Tuesday, May 14, 2013

Americans Don't Know Or Like Whatever Hipsters Are

Posted By on Tue, May 14, 2013 at 2:47 PM


Derived from the word "hepcat," the term "hipster" was coined in the 1940s as a reference to jazz aficionados. It later came to be associated with the Beats, and as a larger reference to a rotating variety of Bohemian subcultures.

In sociological terms, hipsterism's current iteration refers primarily to the mash-up generation: the culture-cannibals that form their traditions and symbols with a pastiche of retro trends.

However the term "hipster" is generally used as either a catch-all for any youth subculture outside of high school jockdom—similar to the way cranky old people used to call everyone "hippies"—or as a pejorative that means either arrogant or effeminate.

Perhaps that's why recent polling data found that Americans really don't care for whatever it is they think "hipsters" are.

From a report by Public Policy Polling:

Just 16% of Americans have a favorable opinion of hipsters, a new PPP poll on the much-discussed subculture shows. 42% have an unfavorable opinion of hipsters, and 43% aren’t sure. Democrats (18% favorable, 34% unfav) are twice as likely as Republicans (9% fav, 48% unfav) to have a favorable opinion. Voters age 18-29 have a favorable opinion of them (43% fav-29% unfav), but very few voters over age 65 do (6% fav -37% unfav).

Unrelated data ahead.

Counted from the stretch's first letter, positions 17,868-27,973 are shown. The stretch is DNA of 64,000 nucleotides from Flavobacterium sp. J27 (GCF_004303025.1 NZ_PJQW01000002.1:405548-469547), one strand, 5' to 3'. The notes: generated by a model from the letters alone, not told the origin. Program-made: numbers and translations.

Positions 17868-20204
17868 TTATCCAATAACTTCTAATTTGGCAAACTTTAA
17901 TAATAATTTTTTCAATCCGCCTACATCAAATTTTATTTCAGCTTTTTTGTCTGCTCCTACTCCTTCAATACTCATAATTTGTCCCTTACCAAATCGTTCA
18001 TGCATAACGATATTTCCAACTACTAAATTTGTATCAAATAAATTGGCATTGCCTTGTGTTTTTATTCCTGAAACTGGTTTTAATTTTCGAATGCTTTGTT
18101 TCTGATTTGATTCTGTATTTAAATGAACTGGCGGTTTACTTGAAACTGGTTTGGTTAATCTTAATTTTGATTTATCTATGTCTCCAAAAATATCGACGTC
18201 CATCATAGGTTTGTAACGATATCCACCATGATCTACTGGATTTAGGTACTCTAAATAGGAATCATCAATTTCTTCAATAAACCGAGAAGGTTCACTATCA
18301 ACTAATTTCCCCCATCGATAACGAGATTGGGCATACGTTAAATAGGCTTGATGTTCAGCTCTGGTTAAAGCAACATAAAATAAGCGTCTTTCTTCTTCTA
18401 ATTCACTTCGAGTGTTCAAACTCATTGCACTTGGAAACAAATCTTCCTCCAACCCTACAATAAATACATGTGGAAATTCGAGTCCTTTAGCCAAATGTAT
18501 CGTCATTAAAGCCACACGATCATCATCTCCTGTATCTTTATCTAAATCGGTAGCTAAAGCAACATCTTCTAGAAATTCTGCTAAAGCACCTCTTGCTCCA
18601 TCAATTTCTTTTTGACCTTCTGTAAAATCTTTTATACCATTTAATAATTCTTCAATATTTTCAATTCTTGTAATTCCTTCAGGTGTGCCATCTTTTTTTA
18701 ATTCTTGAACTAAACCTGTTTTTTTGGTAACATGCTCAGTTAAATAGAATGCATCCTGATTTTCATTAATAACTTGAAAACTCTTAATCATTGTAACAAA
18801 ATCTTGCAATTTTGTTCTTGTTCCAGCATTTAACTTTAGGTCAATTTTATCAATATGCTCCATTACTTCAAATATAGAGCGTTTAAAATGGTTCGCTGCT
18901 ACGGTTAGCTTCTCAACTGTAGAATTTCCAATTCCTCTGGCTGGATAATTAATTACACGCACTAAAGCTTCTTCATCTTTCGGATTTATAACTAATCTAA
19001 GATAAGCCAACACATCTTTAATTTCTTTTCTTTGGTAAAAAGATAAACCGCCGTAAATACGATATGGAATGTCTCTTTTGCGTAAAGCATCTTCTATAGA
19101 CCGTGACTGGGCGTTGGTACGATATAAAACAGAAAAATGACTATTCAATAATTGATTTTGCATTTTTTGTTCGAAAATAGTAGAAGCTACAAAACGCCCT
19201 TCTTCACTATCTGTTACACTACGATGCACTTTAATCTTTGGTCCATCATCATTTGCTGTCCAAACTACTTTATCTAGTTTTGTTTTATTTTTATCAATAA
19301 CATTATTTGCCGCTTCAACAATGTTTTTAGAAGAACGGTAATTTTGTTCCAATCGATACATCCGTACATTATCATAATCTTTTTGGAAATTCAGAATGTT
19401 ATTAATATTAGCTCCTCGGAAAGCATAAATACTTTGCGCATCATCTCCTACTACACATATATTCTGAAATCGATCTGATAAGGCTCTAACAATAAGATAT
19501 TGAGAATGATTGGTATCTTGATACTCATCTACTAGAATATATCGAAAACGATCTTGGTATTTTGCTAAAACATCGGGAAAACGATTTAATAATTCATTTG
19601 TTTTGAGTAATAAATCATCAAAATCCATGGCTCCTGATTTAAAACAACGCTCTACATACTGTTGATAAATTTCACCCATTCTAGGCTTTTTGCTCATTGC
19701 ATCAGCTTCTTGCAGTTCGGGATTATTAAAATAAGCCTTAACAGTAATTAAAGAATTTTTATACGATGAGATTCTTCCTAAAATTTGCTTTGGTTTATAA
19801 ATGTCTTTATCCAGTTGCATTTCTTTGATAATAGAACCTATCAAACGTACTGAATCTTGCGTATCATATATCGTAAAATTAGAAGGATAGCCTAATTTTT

Just 10% of voters say they consider themselves to be hipsters—and almost all of those are younger voters. Half of all voters aged 18-29 consider themselves hipsters; every other age group is 5% or less.

Nearly half of the respondents also felt that hipsters "soullessly appropriate cultural tropes from the past for their own ironic amusement," rather than making positive cultural contributions to society.

What public policies these questions could possibly have to do with seems a bit mysterious. But there is this nugget hidden further in the report:

27% of voters said they thought hipsters should be subjected to a special tax for being so annoying, while 73% did not think so.

The full report can be read here. But you should be warned, Public Policy Polling are clearly a bunch of hipsters.

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